Out my front window I see a lawn that is the worst mess ever.  Lime-coloured winter moss has crept over it.  The gardener came with his rolling drum cutter and took regular round plugs of soil out of the earth “so that the lawn can breathe”, he said. The chafer beetle had already done that, but I guess the gardener needs his earnings.  The scene is an ugly mess that cannot be called a lawn.  “It would have to be replaced.  But it would just come back again,” I mused.  I don’t know: “Can I live with this collage of green and brown?”

Questions with solutions arise: “Would more plantings of colour this summer take the eye away from the chaos?  Could I sow wildflowers in the remaining grass?”  Perhaps my yard will become a mini Stanley Park with the wildness/wilderness barely controlled.  “Is this the way to handle family get-togethers too?” comes the thought.

Spring chafered lawns and canopies of pink flowers co-exist.  Can this be perfection – at least for now?

Restoration

 

Skunk Tracks to the Studio

“Skunk Tracks to the Studio” Phone Photo DS

I was like Martha today, concerns filled my mind (MarthaMartha, you are worried and distracted by many things… Book of Luke). Snow was piled deep on the stairs. I did not go out on this Sunday, as is my habit. I knitted, listened to a podcast from Loyola Press and had a long bath perfumed with Emozione.

I dressed in my white paint-soiled fleece and jeans although I would not venture over to the studio. Skunk paw prints tracked over the melting patio snow disappearing under the building. We had called a truce for now.

I prayed. I breathed. I wanted to work but was tired on this Sabbath day. Run-off gurgled in the drainpipes. I could see the wind blowing the tops of the fir trees.

As I thought about sitting in the sunny window in the moss green chair from Germany, I picked up a forgotten copy of “The House by the Sea”, May Sarton’s journal. This is her entry for January 19th, 1976:

“It’s been a hard week, bitterly cold again. Yesterday was ten below zero, today, eight below, and even the brilliant sunshine feels cold as it shines off ice underfoot and across the frozen snow on the field. I do not feel very well, although the fever has gone. However, not being able to push very hard – even writing a letter a day has seemed an enormous effort – I enjoy this house, the space and light, the plant window full of flowers, cyclamen, begonias, the browallia I brought in from the garden still a marvelous deep purplish blue. The little orange tree is covered with round oranges, and, amazing to say, the lavender star-of-Bethlehem still falls in showers of little flowers. A final bowl of paper white narcissus takes my breath away with its intoxicating sweetness as I go past, for such perfume really does seem like a miracle with the frozen earth outdoors.”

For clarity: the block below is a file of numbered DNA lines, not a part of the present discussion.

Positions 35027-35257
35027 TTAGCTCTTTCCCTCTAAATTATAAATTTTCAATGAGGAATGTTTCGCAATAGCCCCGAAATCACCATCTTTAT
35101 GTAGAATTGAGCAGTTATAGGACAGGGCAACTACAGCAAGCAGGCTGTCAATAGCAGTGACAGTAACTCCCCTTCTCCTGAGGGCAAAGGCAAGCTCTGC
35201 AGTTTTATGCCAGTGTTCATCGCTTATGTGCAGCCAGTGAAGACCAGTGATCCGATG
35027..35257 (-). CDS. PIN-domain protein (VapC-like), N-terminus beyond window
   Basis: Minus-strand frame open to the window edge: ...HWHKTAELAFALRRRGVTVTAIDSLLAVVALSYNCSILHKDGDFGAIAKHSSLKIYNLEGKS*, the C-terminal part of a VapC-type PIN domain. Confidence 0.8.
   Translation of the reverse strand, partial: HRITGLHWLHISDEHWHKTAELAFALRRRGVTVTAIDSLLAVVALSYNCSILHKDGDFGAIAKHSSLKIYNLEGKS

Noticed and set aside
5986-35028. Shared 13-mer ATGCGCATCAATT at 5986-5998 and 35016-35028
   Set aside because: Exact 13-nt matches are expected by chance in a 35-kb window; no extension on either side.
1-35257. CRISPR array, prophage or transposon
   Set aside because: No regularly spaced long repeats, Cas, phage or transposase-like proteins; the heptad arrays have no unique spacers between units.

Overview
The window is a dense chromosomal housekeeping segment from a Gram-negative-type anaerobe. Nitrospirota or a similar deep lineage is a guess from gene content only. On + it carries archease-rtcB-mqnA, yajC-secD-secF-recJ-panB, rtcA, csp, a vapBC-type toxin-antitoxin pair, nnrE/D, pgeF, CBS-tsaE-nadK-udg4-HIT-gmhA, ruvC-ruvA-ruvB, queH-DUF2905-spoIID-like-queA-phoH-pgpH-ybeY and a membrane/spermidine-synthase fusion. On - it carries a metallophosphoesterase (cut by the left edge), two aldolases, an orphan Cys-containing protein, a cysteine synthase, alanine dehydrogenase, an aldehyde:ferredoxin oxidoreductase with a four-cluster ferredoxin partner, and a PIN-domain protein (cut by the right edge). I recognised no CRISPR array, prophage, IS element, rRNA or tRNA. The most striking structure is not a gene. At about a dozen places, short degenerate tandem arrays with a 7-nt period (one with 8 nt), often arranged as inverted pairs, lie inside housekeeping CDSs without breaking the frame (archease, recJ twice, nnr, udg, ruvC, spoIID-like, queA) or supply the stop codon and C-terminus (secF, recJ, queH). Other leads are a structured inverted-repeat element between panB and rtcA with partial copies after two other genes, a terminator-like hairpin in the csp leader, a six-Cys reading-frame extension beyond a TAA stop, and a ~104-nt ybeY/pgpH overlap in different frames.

I notice movement in my mood. I feel hopeful. I have been touched by beauty and have been refreshed. The Spirit keeps the Sabbath.


“He restores my inner person. He guides me in right paths for the sake of his own name.” Book of Psalms

Grocery Shopping with Seagulls

Treetops

“Treetops” Phone Photo DS

A seagull’s cry delighted me as I exited the grocery store. Perhaps it had found some food too. I felt a surge of gratitude that prefixed a breath of the wet winter soft air. It set me on a reverie of other shopping times from years past: as a mother with crying children, as a worker with a broken foot, as a painter prepping for an art show reception.

I had been feeling down, tired, overwhelmed with thoughts about:

A health blip

A new normal in my relationship

A family conflict

An empty gas tank

A paper-stacked dining table

What little things can change our moods. Just an hour ago, praying with friends, I was looking forward to my next workshop, my upcoming art show.

I can leave getting gas until tomorrow, I thought, caring for self as advised. I was hungry, had bags to carry, food to put away and an afternoon ahead of paperwork. In front of the Rav IV windshield sharp pinecones dropped on the debris messed road from windy trees high above.

Home again a newspaper was retrieved with a climb. My face was enlivened by the mild air. I stopped and breathed again. I remembered who I was and the collaged life I had been given. Suddenly the half empty glass of my soul was filling up again. I have always loved seagulls since my childhood summers spent in a caravan at the Scottish seaside.